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Andrew McMillan

Chapman High School


1.) Tell us about your role as an educator. What does your typical day look like?


I am a high school administrator, so there are no “typical” days! However, for the most part, my 

day consists of working closely with our students and faculty in the day to day operations of a 

high school. I have a rotating schedule of walkthrough observations I try to complete, so my day 

is centered around interacting with as many students and teachers I can within the classroom. 

One of my personal goals is to make sure students understand what it means to be college and 

career ready. One way I accomplish this is by meeting with individual students to discuss their 

current graduation progress, their most recent SAT or ACT exam score, and their plans for after 

high school. During these conversations, I am able to build relationships with our students and 

work with them on their future plans. At Chapman High School, we have award winning 

academic art programs and championship athletic programs. Although our school day officially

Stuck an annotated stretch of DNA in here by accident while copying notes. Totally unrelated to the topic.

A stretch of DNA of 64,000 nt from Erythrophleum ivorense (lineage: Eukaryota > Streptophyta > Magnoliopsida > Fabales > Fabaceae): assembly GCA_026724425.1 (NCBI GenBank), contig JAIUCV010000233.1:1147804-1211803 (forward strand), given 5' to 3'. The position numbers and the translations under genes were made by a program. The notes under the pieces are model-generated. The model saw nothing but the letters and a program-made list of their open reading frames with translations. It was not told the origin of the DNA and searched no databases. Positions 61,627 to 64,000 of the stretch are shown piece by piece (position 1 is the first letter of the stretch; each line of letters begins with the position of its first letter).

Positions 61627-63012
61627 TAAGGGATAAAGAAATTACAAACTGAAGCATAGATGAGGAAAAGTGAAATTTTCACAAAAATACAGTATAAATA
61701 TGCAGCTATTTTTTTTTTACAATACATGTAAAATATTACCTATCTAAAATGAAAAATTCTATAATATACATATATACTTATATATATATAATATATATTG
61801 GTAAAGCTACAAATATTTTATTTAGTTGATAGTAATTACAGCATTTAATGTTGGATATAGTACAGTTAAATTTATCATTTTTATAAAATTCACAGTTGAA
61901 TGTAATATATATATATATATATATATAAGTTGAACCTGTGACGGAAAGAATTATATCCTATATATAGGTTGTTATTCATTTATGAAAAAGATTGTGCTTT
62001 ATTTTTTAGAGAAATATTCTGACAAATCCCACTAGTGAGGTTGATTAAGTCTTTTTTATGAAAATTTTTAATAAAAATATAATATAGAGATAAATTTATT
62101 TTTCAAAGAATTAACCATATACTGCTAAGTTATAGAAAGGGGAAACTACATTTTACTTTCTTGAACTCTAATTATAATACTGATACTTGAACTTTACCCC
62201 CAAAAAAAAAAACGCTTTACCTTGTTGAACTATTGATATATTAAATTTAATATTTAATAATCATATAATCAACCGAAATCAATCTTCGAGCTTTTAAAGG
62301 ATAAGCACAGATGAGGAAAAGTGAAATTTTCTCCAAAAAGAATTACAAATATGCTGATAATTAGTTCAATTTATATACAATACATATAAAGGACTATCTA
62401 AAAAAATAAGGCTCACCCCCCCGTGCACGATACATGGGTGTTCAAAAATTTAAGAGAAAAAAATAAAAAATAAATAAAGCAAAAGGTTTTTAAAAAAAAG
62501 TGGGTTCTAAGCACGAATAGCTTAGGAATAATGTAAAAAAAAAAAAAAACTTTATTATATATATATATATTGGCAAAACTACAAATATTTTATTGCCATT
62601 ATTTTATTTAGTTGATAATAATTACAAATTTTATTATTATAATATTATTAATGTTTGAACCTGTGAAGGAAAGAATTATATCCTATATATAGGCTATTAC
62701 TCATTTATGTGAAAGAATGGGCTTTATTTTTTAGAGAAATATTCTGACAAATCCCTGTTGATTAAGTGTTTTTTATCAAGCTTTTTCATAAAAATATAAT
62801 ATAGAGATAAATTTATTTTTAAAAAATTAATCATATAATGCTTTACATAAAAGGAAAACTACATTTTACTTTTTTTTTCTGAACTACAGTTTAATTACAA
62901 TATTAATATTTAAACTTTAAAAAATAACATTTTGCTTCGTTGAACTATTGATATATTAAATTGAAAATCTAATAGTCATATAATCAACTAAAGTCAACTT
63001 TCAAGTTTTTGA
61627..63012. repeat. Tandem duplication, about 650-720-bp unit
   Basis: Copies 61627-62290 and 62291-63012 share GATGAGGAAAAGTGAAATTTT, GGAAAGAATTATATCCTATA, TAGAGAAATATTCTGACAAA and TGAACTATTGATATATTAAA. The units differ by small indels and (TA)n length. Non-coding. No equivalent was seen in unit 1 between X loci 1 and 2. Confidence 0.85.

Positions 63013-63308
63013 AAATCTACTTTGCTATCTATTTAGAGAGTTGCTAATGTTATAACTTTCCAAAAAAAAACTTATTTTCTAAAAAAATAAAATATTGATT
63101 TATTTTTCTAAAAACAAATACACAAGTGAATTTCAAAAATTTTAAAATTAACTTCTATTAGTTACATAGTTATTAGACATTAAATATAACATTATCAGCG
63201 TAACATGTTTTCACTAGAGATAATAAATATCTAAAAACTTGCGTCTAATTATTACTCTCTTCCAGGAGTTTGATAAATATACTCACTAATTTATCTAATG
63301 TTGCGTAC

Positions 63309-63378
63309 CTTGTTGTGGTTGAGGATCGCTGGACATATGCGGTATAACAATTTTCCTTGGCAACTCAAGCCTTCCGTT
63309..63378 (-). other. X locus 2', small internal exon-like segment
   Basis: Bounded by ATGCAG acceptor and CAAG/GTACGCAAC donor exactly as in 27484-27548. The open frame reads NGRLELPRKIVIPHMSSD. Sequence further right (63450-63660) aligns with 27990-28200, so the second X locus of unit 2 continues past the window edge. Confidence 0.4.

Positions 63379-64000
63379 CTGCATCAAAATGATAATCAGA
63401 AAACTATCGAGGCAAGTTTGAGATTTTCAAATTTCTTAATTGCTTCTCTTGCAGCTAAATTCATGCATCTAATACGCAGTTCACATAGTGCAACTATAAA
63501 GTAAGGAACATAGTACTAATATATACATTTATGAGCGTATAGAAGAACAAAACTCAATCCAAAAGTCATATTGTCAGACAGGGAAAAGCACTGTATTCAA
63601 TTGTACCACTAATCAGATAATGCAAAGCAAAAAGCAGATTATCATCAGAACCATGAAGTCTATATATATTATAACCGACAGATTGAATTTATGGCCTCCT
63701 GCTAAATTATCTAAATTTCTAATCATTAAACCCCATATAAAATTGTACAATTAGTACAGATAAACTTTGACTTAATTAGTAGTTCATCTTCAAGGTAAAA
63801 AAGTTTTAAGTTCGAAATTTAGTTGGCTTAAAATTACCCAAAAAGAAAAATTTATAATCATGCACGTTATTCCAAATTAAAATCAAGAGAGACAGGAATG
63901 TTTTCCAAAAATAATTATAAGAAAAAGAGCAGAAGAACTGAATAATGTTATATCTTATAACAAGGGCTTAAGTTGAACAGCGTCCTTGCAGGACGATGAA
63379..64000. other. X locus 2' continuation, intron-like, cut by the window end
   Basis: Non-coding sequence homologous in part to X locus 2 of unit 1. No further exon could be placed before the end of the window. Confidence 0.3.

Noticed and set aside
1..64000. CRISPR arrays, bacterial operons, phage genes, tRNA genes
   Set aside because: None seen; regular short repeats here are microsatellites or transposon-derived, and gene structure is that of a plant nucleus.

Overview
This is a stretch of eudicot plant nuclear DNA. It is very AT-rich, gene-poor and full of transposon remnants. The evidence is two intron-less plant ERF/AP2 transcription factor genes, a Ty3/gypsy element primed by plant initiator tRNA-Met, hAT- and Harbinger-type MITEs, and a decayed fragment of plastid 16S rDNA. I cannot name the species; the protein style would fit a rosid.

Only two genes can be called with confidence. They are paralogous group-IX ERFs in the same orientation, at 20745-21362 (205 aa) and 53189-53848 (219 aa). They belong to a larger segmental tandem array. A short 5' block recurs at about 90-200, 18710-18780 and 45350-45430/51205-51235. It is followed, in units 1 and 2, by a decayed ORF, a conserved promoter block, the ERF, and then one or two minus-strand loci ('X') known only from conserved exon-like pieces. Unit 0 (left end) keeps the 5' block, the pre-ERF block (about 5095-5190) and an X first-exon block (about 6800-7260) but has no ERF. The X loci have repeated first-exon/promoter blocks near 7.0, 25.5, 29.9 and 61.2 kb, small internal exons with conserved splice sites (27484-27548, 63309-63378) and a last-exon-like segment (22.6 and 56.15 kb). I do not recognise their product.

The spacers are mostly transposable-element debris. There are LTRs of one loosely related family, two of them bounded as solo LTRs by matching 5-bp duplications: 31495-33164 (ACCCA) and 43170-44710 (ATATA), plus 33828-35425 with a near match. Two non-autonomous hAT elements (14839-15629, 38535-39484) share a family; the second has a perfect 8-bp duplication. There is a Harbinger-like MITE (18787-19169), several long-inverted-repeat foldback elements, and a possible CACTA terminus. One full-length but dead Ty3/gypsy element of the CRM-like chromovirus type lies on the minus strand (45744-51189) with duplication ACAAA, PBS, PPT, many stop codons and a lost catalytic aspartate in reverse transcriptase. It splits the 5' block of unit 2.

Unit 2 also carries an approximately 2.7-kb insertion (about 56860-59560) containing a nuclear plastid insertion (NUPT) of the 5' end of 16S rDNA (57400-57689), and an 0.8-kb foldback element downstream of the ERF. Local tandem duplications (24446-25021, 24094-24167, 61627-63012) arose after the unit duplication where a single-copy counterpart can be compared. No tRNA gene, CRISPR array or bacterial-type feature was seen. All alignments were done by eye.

ends at 3:15, there are always opportunities for me to watch a musical performance or athletic

contest. I believe it is important for our students to see their teachers and administrators 

supporting them!


2.)  What’s your education philosophy summed up in one sentence?


As an Administrator, my philosophy is if serving is below you, leadership is beyond you.

3.) Why did you become an educator?


I became an educator to help young people realize their full potential and hopes and dreams. I have been fortunate to work with all ages of students, from 4k to Seniors. Education is the one profession that single handedly impacts all other professions. Growing up, I saw the impact my parents had on people and their surrounding communities (both parents were educators) and realized that I too wanted to make the same difference in people’s lives in my community.   

4.) As an SCASCD Emerging Leader, how do you hope to have a greater effect on education in your community and beyond?


I am excited to be able to learn and grow with other like-minded professionals! Our students,

staff, and schools deserve every ounce of energy we have, and I hope to gain valuable

knowledge and experience from this program to implement ideas and best practices to further grow our schools, students, staff, and community. Additionally, I would like to have a greater impact on the community within Spartanburg County and the state of South Carolina, to continue to stress the importance of education while bridging the gap between local business and community leaders and schools.


5.) What types of professional development (books, DVDs, webinars, courses) have made a difference in your career?